Starvation mode
A 1950 Minnesota Semi-starvation Study: ~40 young, healthy, lean men were put on a diet of less than 50% of their basal metabolic rate (BMR) caloric needs per day for 6 months. Their BMR dropped to about 50% of what it had been. They did lose some muscle, but overall they lost mostly fat until their bodies reached 5% body fat. Starvation mode doesn’t seem to be something that the average dieter needs to worry about.
Muscle weighs more than fat
It’s true, but unless you’re a world-class athlete you should just pretend that this is a myth. Muscle gain will most likely only amount to about 0.4 pounds of muscle a week while you’re dieting to lose fat. To really gain muscle mass you should eat more than your daily caloric intake, and then you’d still only end up gaining about 0.8 pounds of muscle per week (I read it on the Internet, it must be true)

Workout Routine Breakdown

Beginning weight: 196 pounds

Week 1:

Began walking and watched my serving sizes (who knew that a serving of rice was just one cup?). result: 197.3 (+1.3)—GAH! I never should’ve attended that bacon party!

Week 2

Continued walking and watching my serving sizes. result: 194.4 (-2.9)

Week 3

Walked a lot at the Steampunk World’s Fair. result: 193.3 (-1.1)

Week 4

Aggressively began a restricted calorie diet and counting calories: eating smaller meals every 2.5 hours (7:30, 10:00, 12:30, 15:00, and 17:30). result: 190.9 (-2.4)

Week 5

I started my test run in the hotel gym at Balticon. Began running 15 minutes alternating 7.5mph and 4mph. result: 187.8 (-3.1)

Week 6

Increased pace to 8mph and 4mph + did a longer run alternating 8mph and 4mph on Wednesday + began a test set of morning calisthenics + made a conscious decision to exercise before I ate. result: 186.3 (-1.5)

Week 7

Morning calisthenics: 12 sets of double negatives (just the controlled downward motion of a pull-up, performed twice) with 1 exercise (10 rep) break; Extra long runs on Sat & Sun. result: 182.8 (-3.5)

Week 8

12 sets of 1 pull-up with 1 exercise (12 rep) break; Hickory Run Camping: 18-Jun to 20-Jun; Baseball 24-Jun; Began running 9mph for 8min and 4mph for 7min; result: 182.1 (-0.7)—Yay! did my first full pull-up ever; Monkey Bread is pure evil—Delicious, delicious, evil.

Week 9

6 sets of 2 pull-ups with 2 exercise (15 rep) break; Run 9mph for 8min and 4mph for 7min + began alternating exercise days: sprints/running/calisthenics; result: 179.0 (-3.1)—Graduation party! Woo! (note: Italian party food is not calorie conscious!).

Week 10

5 sets of 3 pull-ups with 2 exercise (20 rep) break; I binged on Tuesday. At this point I had lost 20 pounds of the planned upon 30. result: 175.7 (-3.3)

Week 11

Spent an extra week at this level to work on form: 5 sets of 3 pull-ups with 2 exercise (20 rep) break; reconfigured calisthenics to better reflect 300 challenge. result: 174.8 (-0.9)

Week 12

NO EXERCISE: I was sick and I relaxed my calorie restrictions to feed my cold. result: 175.5 (+0.7)

Week 13

Virginia Beach: 24-Jul to 1-Aug; Sushi, sashimi, oysters, crab, scallops, lobster, she-crab soup… Seafood is yummy! I also left the Wii balance board in Pennsylvania, so I missed my official weekly weigh-in.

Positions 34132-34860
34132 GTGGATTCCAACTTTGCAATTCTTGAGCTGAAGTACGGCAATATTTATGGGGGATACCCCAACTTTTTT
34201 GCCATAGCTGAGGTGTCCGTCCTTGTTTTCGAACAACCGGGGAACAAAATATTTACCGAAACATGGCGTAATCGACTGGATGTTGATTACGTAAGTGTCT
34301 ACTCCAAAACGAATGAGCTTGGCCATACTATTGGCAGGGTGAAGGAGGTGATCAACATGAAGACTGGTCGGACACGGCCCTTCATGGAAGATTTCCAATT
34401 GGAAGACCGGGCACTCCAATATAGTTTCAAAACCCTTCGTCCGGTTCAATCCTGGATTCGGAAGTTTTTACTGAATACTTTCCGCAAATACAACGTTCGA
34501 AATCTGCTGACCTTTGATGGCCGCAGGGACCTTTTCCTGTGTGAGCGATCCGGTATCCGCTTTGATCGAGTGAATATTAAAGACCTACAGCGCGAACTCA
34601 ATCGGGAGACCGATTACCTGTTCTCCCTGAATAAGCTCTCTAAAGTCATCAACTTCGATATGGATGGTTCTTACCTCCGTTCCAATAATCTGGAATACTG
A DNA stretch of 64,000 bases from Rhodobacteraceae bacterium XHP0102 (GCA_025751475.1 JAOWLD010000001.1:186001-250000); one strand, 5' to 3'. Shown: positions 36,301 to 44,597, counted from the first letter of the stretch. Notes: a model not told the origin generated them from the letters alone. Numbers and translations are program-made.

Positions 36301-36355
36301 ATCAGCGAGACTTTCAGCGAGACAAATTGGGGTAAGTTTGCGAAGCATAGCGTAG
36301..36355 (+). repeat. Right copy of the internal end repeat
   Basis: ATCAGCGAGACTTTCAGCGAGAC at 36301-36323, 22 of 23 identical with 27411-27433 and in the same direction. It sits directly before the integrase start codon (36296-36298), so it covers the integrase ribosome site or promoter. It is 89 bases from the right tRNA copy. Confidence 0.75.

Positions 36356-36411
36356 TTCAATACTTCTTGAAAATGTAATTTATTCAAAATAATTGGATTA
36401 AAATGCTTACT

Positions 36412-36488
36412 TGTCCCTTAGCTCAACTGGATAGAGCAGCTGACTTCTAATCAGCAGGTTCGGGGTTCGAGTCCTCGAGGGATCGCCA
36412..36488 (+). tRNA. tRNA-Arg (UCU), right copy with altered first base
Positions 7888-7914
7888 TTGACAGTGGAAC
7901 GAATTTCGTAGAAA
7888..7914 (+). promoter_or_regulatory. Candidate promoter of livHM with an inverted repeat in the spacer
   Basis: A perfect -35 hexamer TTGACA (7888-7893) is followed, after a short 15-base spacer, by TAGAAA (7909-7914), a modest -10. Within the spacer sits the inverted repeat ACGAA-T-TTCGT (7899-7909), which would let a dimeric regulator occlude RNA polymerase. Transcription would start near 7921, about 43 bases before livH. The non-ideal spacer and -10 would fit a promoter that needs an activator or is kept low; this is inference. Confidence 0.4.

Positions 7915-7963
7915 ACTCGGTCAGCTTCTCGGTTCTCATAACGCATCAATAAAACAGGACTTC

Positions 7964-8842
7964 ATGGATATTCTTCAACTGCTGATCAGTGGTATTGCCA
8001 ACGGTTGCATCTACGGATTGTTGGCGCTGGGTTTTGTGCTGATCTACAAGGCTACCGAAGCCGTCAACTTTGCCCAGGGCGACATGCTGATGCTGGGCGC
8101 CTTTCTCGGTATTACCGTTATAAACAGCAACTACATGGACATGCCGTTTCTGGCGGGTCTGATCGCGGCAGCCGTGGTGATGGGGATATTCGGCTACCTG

Week 14

Return from Virginia Beach: 24-Jul to 1-Aug; Began Martial Arts training 1x/week on Thursday night with White Eagle Martial Arts. result: 176.40 (+0.9)—not bad considering that I gorged myself on seafood.

Week 15

Getting back to exercise after about 3 weeks off. Double calisthenics (morning and evening), worked on form: 5 sets of 3 pull-ups with 2 exercise (20 rep) break, switch lunges for single arm clean-and-press (10-lbs); still only running halfheartedly. result: 172.4 (-4.0)

Week 16

4 sets of 4 pull-ups with 3 exercise (28 rep) break. result: 170.90 (-1.5)

Week 17

Double calisthenics 4 sets of 4 pull-ups with 3 exercise (28 rep) break; increased dumbbell to 20-pounds. result: 169.60 (-1.3)

Week 18

4 sets of 4 pull-ups with 3 exercise (28 rep) break; increased dumbbell to 25-pounds; increased run to a minimum of 15 minutes at 8mph with no more than one 2 minute walk (with the goal of being able to run 15 minutes straight); between the treadmill and sprints I’m moving about 12 miles/week. result: 167.10 (-2.5)

Week 19

Very little exercise and I binged on wings at a zombie movie marathon; increased dumbbell to 30-pounds. result: 169.9 (-0.2)

Week 20

Decided to hit the gym extra hard this week: ran nearly every day, and did calisthenics (either single or doubles) nearly every day. Double calisthenics 4 sets of 4 pull-ups with 3 exercise (28 rep) break; Hit goal of 2 mile run. result: 165.4 (-1.5)—it’s frustrating to see that I may be plateauing. If I don’t lose 3 pounds next week then I’ll officially declare it a plateau. For now I’m chalking up my lack of progress this week to a celebratory 1 pound burger and a party that I attended with my local Browncoats.

Week 21-30

Anything worth doing is worth overdoing: Beginning in week 21: I’m adding another day of Martial Arts class (Sundays); adding a day for Yoga (for balance and flexibility); replacing my sprints with swimming (3-4 times/week); adding a 90-pound barbell to my calisthenics for proper dead-lifts and floor-wipers; and will continue to increase the calisthenic reps weekly until I hit 50 reps for each exercise.

The goal: to be 146 pounds (or at the very least, lose 20 pounds of fat) putting me dead center of a “normal” BMI by mid-October; to be able to complete a 5k run; and to be able to complete the 300 challenge by November 25th, Thanksgiving Day.

Week 31-40

Maintenance! I’ll use this 10 week span to eat my required calories (no more restricted calorie dieting) and exercise to stabilize my body. The goal is to get my body attuned to this weight. I’m hoping that by focusing on maintaining this weight (and lifestyle) I’ll be able to lock it in.

Week 41-50+

Weather will be getting warmer: Rock Climbing? Parkour? Tai Chi? After all this I’d like to see where my new body takes me next.